moment, saving his strength. After all, when he had confronted bears in
the woods, he had never tried to fight them, so he wasn't about to
fight something that resembled a bear, even if there was still some
humanness behind the glassy brown eyes.
* * *
Cyrus knew where he was being taken. This hybrid would get a price
for his head and he would wind up fighting some thing that would be
even more deformed and pathetic. The strange bear carried Cyrus several
miles to the center of Portland, to an old warehouse that had been
transformed into an entertainment venue.
The bear creature handed Cyrus over to a roaring crowd of hybrids
with iridescent wings surgically attached to the backs of cheetah women
and elephant heads on human bodies with four arms. The wealthy were not
only making themselves into animals, but into Hindu gods.
A creature with the head of a rhinoceros and the body of a man
dumped Cyrus into the ring, which was covered with blood from previous
matches. Cyrus cringed at the smell, but, he should have saved his
disgust for the creature that stood, or more accurately slithered
across from him. He expected to feel pity for the hybrid he was
supposed to slaughter. Unfortunately, the sickly, yellowish reptilian
creature flicking its tongue at him showed no signs that it was ever
human, except for the eyes. Unfortunately, though the eyes were human
in shape and structure, their color was as black as an opal and hate
seemed to concentrate in this blackness.
Cyrus was relieved, but his relief was replaced by fear when a bell
rang and the creature's tongue wrapped easily around his neck. It was
one big muscle. The creature pulled his victim to him, and rose up in
the air to reveal his actual height of more than seven feet tall. Cyrus
had been stripped of all weapons, even his pocketknife. He was helpless
and oxygen was leaving his brain at a much faster rate than it could be
replaced. He felt himself passing out.
Suddenly, he was released and hit the bloody floor of the ring with
a thud. The reptilian tongue lay dismembered next to him, flopping
around in a few more lightening strikes of nerve activity before it lay
gruesomely still. Cyrus looked up to find Solla with the broken neck of
the creature limply hanging from between her teeth. Solla was fast, and
no one would have noticed or cared about a pure beast, especially a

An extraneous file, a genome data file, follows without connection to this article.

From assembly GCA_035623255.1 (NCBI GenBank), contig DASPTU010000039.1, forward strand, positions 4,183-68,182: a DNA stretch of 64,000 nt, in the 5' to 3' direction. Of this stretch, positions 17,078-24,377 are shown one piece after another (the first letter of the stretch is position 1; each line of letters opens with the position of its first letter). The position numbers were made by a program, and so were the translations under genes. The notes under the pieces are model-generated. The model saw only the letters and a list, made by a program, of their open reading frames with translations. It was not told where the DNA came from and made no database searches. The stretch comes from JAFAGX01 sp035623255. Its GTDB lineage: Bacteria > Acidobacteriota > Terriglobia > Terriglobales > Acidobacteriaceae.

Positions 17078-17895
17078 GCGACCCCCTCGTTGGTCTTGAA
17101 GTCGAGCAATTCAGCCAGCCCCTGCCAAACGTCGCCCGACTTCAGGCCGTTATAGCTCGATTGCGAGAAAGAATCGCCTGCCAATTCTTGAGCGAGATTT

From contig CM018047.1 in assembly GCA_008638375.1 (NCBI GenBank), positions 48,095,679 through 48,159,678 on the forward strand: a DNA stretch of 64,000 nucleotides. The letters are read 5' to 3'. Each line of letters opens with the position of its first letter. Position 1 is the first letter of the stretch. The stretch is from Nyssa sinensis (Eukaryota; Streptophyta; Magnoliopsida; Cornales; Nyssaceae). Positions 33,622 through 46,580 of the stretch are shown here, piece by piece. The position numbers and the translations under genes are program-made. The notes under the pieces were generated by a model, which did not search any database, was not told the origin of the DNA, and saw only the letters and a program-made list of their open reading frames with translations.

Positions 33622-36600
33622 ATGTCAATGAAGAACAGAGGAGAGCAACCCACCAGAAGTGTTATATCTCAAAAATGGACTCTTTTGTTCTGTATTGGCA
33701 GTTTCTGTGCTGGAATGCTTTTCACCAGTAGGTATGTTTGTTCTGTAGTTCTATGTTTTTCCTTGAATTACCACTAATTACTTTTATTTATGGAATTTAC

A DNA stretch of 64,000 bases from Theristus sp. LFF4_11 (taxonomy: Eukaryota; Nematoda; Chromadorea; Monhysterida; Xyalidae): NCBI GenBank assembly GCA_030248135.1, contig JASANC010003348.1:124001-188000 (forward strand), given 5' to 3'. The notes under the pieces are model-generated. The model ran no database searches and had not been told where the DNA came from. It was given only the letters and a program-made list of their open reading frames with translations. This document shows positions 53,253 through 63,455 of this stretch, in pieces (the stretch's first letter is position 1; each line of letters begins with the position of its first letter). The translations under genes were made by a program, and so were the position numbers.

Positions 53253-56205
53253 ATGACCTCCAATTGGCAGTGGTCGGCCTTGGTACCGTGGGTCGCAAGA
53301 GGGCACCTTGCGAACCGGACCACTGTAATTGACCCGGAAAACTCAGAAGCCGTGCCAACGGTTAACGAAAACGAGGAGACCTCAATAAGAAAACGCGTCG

domesticated one, prowling about the grounds.
The crowd roared indignantly over the death of what was presumably
one of their favorite hybrid champions. They screamed for a rematch
with a new hybrid. Solla had already dropped the lifeless body of the
lizard-like organism, whose human eyes were no less empty in death.
This was to be pitied, Cyrus thought, but, there was no time for
emotion as the crowd rushed the ring. Cyrus had heard of such erratic
mob behaviors among the hybrids, whose human and animal natures
together were a volatile combination. Cyrus and Solla were able to
sneak out in the chaos, as the hybrids were turning on one another,
challenging each other to their own battles in the ring.
* * *
Cyrus and Solla ran until they couldn't see city lights. They found
a junkyard, where they spent the night in an old, luxury car. The next
morning they started walking toward Seattle. The pair remained close to
main roads as much as they could, surviving off rabbit and squirrel
meat. They slept little, and barely made it in time to board the ship
headed to an uninhabited island just off the coast of Japan, where a
small plane was waiting to take Cyrus and about 50 others to Mongolia.
The plane landed in Bayanhongor, where a group of pure humans had set
up a tent colony.
Cyrus had never seen so many pure humans in one place. There were
men, women and children from all over the world, it appeared. He saw no
"Girl, we made it." Cyrus nuzzled his nose against the top of Solla's nose, her tail wagging furiously with delight.
Sensing an itch, Cyrus touched the back of his neck and felt
strange, coarse hair growing. He noticed the same on the neck of a
woman who passed and on the face of a man who wandered by. He felt
groggy, dizzy and sick. Maybe it was something he had eaten on the
plane, or had he slept during the flight? Before he passed out, Cyrus
sensed Solla approaching, but she growled at him, whined and ran away.
This was not another world. It was another experiment and they had
all fallen for it. What he would wake up as tomorrow, he couldn't
guess. He hoped they would at least let him keep his mother's blue
© 2016 Jennifer Leeper
Bio: Ms. Leeper is an award-winning fiction author who's publications credits include Independent Ink
Magazine, Notes Magazine, The Stone Hobo, Poiesis, Every Day Fiction, and The Liguorian. She has had works published or are in the process of publication by J. Burrage Publications, Hen
House Press, Alternating
Current Press, Barking Rain Press, Whispering Prairie Press, BarkingRain Press, and Spider Road Press. In 2012, Ms. Leeper was awarded the Catoctin Mountain
Artist-in-Residency, and in 2013, Ms. Leeper was a Tuscany Prize
Novella Award finalist through Tuscany Press for her short novel,
Tribe. Ms. Leeper's short story "Tatau," was published in the journal, Poiesis, and was short listed as a
finalist for the Luminaire Award in 2015, and nominated by Alternating
Current for Queen's Ferry Press' Best of Small Fictions of 2016 Prize. Ms.
Leeper's short story, "The Gospel of Chloride," won a 2015 Tuscany Short
Story Award honorable mention through Tuscany Press. In 2016, The Saturday Evening Post honored
Ms. Leeper's short story "Book of the Dead" with an honorable mention in
its Great American Fiction Contest.
E-mail: Jennifer Leeper
Comment on this story in the Aphelion Forum
Return to Aphelion's Index page.